This was the message from the head of the Aluminium Federation (ALFED) ahead of the trade body’s annual Aluminium in Road Transport Conference.
The two-day event, which brings together leading engineers and designers from the likes of Jaguar Land Rover, Morgan Motor Company, Lotus and others, takes place at the Thinktank Science Museum in Birmingham on November 11 and 12.
Speaking ahead of the conference, ALFED CEO Will Savage said on average only around 35% of parts used in British built cars were made in the UK.
He said: “Clearly we have a lot to be proud of in our motor manufacturing industry, as over the past decade Britain has become a global leader in automotive production again. However, there is a depressing statistic behind this success and that is that around two-thirds of parts used in British built cars are sourced from overseas.
“At ALFED we want to see a huge change in that ratio, and it can be done, because we know that we possess the skills, innovation potential and capacity here in the UK to build more of the components that our automotive manufacturers need.
Mr Savage added: “A large part of the problem is legislation. We need Government to lower the legislative burden companies face, particularly in terms of the cost of energy. For example, UK firms are paying twice as much as French businesses for energy. Levelling the playing field in this respect would go a long way to increasing production of car components in the UK.”
Mr Savage outlined a five-point plan that would assist UK automotive manufacturers to use more homegrown parts:
• Ensure taxes on manufacturers do not exceed those applied to businesses in Continental Europe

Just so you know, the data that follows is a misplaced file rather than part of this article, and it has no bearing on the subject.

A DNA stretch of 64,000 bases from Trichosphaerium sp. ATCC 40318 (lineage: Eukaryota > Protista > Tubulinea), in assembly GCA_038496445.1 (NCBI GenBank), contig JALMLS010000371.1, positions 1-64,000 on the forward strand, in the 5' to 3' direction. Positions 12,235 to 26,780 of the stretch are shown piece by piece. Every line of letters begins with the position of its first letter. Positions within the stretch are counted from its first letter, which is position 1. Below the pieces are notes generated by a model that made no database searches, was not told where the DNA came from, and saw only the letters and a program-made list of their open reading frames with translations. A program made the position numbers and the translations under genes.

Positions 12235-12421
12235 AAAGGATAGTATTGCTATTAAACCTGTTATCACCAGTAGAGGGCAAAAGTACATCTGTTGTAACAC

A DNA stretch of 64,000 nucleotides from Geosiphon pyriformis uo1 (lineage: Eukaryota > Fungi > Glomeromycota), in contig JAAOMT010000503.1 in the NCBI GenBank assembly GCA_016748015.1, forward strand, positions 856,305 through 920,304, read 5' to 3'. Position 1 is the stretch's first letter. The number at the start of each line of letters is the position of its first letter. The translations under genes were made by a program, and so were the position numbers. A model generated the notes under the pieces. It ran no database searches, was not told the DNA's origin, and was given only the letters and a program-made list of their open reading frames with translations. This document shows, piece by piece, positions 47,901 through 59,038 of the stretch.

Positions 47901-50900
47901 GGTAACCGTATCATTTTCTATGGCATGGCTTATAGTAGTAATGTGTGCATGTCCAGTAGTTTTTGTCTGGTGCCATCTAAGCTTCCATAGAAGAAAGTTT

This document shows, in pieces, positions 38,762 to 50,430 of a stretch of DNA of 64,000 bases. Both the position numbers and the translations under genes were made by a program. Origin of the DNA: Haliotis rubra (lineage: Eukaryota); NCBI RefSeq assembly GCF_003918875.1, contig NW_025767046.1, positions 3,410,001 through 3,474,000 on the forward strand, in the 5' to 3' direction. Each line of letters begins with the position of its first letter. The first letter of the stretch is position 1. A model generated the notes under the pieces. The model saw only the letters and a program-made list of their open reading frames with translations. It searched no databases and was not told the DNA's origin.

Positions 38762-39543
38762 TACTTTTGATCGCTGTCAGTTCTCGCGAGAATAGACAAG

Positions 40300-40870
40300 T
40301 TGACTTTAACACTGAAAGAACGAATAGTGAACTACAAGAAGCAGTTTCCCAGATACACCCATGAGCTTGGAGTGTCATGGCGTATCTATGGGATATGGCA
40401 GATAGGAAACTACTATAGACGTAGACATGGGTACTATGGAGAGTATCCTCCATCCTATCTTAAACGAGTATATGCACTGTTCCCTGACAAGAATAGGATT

• Offer tax relief and financial incentives to assist firms to set up car component production
• Cut import duties on materials used in car component production
• Offer relocation grants to help firms reshore to the UK
• Make sure finance is available to component firms looking to tool up to meet demand
Implementing these measures would go a long way, Mr Savage said, to reducing the cost burden to car component production and provide a much-needed boost to re-establishing UK supply chains.
“There might be an initial Government input, but this would be paid back significantly in the long-term through increased wealth and prosperity in the UK,” he added.
Jaguar Land Rover reported earlier this year that it was now sourcing 50% of its parts from within the UK, making it a leader in use of nationally-produced components.
However, the average for the industry as a whole in the UK is estimated to be 35 per cent, according to Professor David Bailey at the Aston Business School, and one of the speakers at the conference.
As the national trade association for the UK’s aluminium sector, ALFED plays a proactive role in lobbying Government in order to build a more vibrant and sustainable aluminium industry.
ALFED’s Aluminium in Road Transport Conference will discuss Innovation and Technology and Sustainability and Recycling amongst other pressing industry topics. It also features an evening dinner at Birmingham’s Council House with after dinner speaker Adam Hart-Davis, in addition to a tour of Land Rover’s plant in Solihull.
For further information about ALFED’s Aluminium in Road Transport Conference please go to www.alfed.org.uk.